Sunday, March 16, 2014

What do you think of open ended questions?

Reading through the assigned materials, I found several statements that resonated with me. I would like to share some of them. 

Ben Johnson stated, "The fallacy with this thinking is that sometimes the students do not understand that they do not understand, and if they do not know what they do not know, there is no way that they can ask a question about it." It sounds like something you might hear Dr. Seuss say, but if you think about it, it makes a lot of sense. You have to have some understanding before you can ask questions. I have found myself in this dilemma several times this semester, and this will definitely affect my questioning strategy as a teacher in the future. Being the student for a while causes one to reflect on one's own teaching style. 

"Show that you are interested in students’ answers, whether right or wrong. Encourage students when they are offering answers by nodding, looking at them, and using facial expressions that show you are listening and engaged. Do not look down at your notes while they are speaking." This statement is from the article, "Asking Questions to Improve Learning." I believe this is key in getting students to engage in answering the open ended questions that are presented. No one wants to respond to a question when they think what they are saying isn't important to the person asking the question. It's important to show respect for students and a genuine interest in their responses. 

Perhaps the statement that resonated most with me was this by Maryellen Weimer, "1. Prepare Questions – For most of my teaching career, I never planned the questions I would ask. I spent lots of time preparing the content; making sure it was current, getting it organized, finding examples, working through explanations, relating what I shared in class to content in the book, but I never prepared questions. I just asked whatever came to me at the moment." 

This is a very accurate description of how I handled questioning. Sadly, the only time I put real thought into what questions I would ask was when constructing a test.

Dr. Weimer also points out that getting students to ask better questions should be a goal, and when they ask questions that we, the teacher, can't answer, then we have achieved success! At this point, we become actively engaged learners alongside our students!  

While watching the video, "Questioning Styles and Strategies," I cringed several times. I felt a lot of empathy for the students. The instructor was clearly not interested in the response of the students, and it was obvious that they could tell he wasn't interested. It was also apparent that he was looking for a particular answer which was making students apprehensive to offer their answers. I did not find that he was really engaging the students. He was drawing attention to them in negative, uncomfortable ways. This was apparent in their body language and timid responses. Responses to good open ended questions would be more enthusiastic. Enthusiastic students equal engaged students.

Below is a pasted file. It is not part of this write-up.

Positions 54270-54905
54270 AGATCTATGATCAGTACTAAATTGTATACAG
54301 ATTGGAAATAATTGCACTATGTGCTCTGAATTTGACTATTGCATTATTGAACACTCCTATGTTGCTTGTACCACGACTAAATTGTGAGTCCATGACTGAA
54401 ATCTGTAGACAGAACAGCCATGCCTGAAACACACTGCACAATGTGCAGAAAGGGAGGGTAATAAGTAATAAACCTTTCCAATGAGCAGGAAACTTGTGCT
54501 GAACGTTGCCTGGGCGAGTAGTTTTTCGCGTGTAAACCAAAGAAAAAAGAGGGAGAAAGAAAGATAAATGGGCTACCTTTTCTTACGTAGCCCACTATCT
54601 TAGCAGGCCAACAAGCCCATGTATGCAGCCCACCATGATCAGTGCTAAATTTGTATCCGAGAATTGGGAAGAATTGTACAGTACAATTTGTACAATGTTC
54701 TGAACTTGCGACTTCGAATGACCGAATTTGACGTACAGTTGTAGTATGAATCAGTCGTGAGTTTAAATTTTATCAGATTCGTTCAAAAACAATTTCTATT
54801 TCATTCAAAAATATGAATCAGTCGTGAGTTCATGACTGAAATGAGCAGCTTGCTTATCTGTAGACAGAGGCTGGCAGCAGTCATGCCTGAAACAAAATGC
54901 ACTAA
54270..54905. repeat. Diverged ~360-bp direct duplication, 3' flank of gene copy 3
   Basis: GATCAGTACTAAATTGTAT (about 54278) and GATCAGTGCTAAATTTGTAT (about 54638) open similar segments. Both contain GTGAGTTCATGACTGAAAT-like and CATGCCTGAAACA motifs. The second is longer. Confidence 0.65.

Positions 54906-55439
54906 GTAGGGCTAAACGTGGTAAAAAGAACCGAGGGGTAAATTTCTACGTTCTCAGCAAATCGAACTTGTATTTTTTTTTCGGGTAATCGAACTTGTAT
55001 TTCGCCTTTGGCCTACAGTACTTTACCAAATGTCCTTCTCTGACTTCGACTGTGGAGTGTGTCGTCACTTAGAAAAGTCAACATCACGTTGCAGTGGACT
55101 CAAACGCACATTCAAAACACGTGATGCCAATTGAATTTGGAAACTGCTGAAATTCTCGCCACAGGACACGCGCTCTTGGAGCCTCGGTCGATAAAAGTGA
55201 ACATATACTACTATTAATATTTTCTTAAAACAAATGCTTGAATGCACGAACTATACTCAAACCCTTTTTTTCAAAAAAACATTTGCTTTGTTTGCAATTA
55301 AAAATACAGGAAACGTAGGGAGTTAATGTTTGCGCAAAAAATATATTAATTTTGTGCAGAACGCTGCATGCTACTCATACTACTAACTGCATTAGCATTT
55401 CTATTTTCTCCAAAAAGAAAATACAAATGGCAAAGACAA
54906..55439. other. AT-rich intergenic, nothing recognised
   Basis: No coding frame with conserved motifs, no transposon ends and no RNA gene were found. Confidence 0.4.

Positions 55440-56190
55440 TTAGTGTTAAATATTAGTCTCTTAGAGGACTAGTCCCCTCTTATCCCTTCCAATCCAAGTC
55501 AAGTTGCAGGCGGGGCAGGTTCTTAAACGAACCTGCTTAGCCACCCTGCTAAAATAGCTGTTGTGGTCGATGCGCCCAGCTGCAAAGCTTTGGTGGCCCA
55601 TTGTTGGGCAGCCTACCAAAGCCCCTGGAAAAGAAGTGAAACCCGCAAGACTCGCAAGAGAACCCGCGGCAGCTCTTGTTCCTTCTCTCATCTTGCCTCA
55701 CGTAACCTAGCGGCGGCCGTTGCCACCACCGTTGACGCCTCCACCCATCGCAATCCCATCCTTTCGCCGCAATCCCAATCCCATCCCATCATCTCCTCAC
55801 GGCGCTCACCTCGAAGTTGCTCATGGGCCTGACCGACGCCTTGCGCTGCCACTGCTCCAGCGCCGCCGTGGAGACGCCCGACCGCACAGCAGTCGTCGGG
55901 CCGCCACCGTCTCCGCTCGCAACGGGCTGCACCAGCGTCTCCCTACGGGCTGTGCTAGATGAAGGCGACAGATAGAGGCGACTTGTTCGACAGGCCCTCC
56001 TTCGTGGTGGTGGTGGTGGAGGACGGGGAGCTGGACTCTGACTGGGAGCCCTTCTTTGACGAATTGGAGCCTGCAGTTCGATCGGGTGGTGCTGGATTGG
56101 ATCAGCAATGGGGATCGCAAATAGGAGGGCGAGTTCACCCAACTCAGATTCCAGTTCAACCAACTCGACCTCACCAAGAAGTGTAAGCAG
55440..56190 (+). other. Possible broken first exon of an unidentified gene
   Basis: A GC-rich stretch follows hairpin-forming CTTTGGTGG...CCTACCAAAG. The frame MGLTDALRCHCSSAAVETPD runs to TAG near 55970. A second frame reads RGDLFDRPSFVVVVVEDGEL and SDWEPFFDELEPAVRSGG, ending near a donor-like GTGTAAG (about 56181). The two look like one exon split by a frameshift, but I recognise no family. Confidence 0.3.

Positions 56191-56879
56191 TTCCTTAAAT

After reading and viewing the assigned materials, I did some searching and found a great website that I would like to share. Paula Denton wrote "Open Ended Questions." In this article she discusses, "What Makes Open Ended Questions So Powerful?" Here is what she wrote:

"Children’s learning naturally loops through a cycle of wonder, exploration, discovery, reflection, and more wonder, leading them on to increasingly complex knowledge and sophisticated thinking. The power of open-ended questions comes from the way these questions tap into that natural cycle, inviting children to pursue their own curiosity about how the world works.
Open-ended questions show children that their teachers trust them to have good ideas, think for themselves, and contribute in valuable ways. The resulting sense of autonomy, belonging, and competence leads to engagement and deep investment in classroom activities."
Paula's article is on the Responsive Classroom website. Because I was so impressed with her article about open ended questions, I did a little more investigating to find more information. Here is a wonderful video about the responsive classroom. 

I would like to suggest that it is not only important to ask open ended questions, but to also think about the wording we use, provide a positive response environment, listen with the enthusiasm in which we want our students to answer, and encourage students to ask their own open ended questions. What do you think?  


  1. What do I think? As the EDM mottos says, I think questions are more important than the answers. Especially open ended questions!

  2. I like that motto! I think it eliminates the fear of being wrong all together and allows students the freedom to explore and search for the answers to their own questions without fear.